We need a better strategy to fight against cholera

People bathe and clean clothes in a river cutting through Roche a Bateau, Haiti, after the devastation caused by Hurricane Matthew.
People bathe and clean clothes in a river cutting through Roche a Bateau, Haiti, after the devastation caused by Hurricane Matthew. pfarrell@miamiherald.com

With the number of suspected cases of cholera in Haiti now in the hundreds, the race is on to try to prevent further death and devastation following Hurricane Matthew.

With one million doses of cholera vaccine due to arrive this week, the hope is that we can prevent a repeat of the horrific outbreak in 2010 that infected nearly 800,000 Haitians, killing more than 9,000 people. But, even if we are successful in Haiti, the fact is for a highly preventable disease like cholera, vaccine stockpiles while certainly helpful cannot be a long-term solution.

Ten million people live in Haiti alone, and yet fewer than 6 million doses of cholera vaccine are currently produced each year, to maintain a global emergency stockpile of 2.2 million, with two doses recommended per person. At first glance this may look hopelessly short of the mark, but for a highly preventable disease such as cholera, the vaccine stockpile is not meant to be used on a national scale and is only intended as a last resort to plug the gaps left by other interventions.

The problem is cholera is such a neglected disease, as are its causes, that these gaps can be vast. While we have now almost come to expect outbreaks whenever natural disasters hit poor parts of the world, conditions in Haiti were already ripe for cholera even before Hurricane Matthew hit. In fact, a campaign was already planned for 2017, where 1.5 million people were to be vaccinated. Given the utter decimation of infrastructure in Haiti and the resulting conditions, this kind of scale of campaign is both necessary and appropriate. The question is, how sustainable is this type of response?

A growing concern now is that in the face of pressures, such as mass urbanization and climate change, such conditions could become increasingly more common across Africa and Asia as cities swell. The combination of more people living in less space will place even more strain on already limited water resources and sanitation, but on a potentially much bigger and even less manageable scale than in Haiti.

This means there is a lot more riding on how we handle this crisis than preventing an immediate outbreak. Because if we can’t figure out long-term, sustainable solutions to prevent cholera in a country the size of Haiti, what hope have we for impoverished megacities like Dhaka, Lagos and Kinshasa as these cities become more and more crowded and resources are placed under ever greater strain?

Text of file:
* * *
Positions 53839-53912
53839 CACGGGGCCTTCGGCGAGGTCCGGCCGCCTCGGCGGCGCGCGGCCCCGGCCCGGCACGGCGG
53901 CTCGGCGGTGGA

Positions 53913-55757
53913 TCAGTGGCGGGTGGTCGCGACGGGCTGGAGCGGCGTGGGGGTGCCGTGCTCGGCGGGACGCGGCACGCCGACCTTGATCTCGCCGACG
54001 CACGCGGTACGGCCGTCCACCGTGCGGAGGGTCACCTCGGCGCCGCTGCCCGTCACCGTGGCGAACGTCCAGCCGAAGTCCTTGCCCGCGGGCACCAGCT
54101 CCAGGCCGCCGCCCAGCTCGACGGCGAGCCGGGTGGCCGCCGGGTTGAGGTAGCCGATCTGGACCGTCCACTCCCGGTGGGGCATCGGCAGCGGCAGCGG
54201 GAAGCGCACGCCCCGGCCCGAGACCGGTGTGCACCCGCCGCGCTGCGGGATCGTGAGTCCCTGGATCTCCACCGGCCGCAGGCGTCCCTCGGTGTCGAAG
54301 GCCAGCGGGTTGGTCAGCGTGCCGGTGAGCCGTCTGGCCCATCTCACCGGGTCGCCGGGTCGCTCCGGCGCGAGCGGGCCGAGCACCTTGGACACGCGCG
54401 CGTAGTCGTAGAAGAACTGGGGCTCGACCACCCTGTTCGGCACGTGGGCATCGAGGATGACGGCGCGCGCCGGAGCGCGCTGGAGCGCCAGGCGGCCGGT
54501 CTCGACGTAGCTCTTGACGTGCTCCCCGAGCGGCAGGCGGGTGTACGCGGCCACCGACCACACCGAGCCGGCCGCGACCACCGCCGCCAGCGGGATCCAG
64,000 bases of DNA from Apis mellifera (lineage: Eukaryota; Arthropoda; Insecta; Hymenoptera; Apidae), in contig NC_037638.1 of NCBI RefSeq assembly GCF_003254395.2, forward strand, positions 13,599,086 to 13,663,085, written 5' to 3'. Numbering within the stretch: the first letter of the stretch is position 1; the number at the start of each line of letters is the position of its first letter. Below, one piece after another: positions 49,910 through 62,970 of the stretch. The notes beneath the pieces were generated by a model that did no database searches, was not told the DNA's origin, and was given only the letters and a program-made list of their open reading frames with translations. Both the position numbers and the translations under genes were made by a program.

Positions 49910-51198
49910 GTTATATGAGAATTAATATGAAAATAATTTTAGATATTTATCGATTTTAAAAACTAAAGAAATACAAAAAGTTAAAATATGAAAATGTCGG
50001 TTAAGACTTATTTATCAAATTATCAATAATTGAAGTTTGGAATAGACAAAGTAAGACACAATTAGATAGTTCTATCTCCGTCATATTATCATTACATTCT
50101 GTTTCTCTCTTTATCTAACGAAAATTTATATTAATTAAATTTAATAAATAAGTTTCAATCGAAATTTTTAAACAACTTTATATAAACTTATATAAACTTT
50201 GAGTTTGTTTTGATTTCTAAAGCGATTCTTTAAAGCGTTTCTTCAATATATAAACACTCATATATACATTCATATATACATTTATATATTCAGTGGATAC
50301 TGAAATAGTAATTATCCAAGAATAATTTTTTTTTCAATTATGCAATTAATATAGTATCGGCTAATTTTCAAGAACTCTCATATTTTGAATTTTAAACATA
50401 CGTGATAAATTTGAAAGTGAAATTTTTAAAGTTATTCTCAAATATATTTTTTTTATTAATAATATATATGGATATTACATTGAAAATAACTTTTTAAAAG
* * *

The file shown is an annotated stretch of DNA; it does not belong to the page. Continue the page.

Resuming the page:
Vaccines alone can’t cope with growing worldwide threat

The tragedy is that cholera is entirely preventable. There is no reason why anyone should become infected, let alone die of the disease. It is true that for a nation such as Haiti, resources can be extremely limited, and certainly it has made some progress in recent years towards in improving access to drinkable water, better sanitation and hygiene. But it still has a long way to go. You need only glance across the border into the Dominican Republic to get a sense of that.

There are many historical and political reasons why Haiti has ended up in this situation, but arguably the most critical difference is poverty. Haiti has a gross national income per capita that is less than one seventh of the size of its neighbor. As a result, historically there has been a lack of investment in water, sanitation and hygiene (WaSH), particularly in long-term infrastructure, a situation made worse by the 2010 earthquake, and now again by Hurricane Matthew.

Right now, the immediate focus and hope is that we can prevent a large outbreak in Haiti by leveraging vaccine stockpiles to buy us time while WaSH interventions are improved or put in place. But for the long-term we need to find other solutions to prevent cholera, rather than relying upon outbreak response as the last resort, especially given current global population trends.

That’s because the number of people in Africa is expected to double by 2050 and quadruple by 2100. Add to that pressures from climate change, such as desertification, land degradation and rising sea levels, and urbanization, and we can expect increases in population density and marginalized populations without access to water and sanitation which is directly related to transmission of diseases like cholera.

Given that you can have more than 10 million people living in just one city, like Lagos, Nigeria, with a big outbreak, the potential for overstretching cholera vaccine supplies is vast, with or without natural disasters. We saw this just recently with yellow fever in Angola and the Democratic of Congo, where urban outbreaks left stockpiles depleted. The global health community could increase stockpiles to reflect the increase in risk, but how big is big enough?

Clearly, when a disease is as preventable as cholera the focus has to be on preventing the causes in the first place through investment in WaSH infrastructure. For now, though, in Haiti let us just hope that one million doses of vaccine will be enough.

Dr. Seth Berkley is CEO of Gavi, an international vaccine alliance with headquarters in Geneva.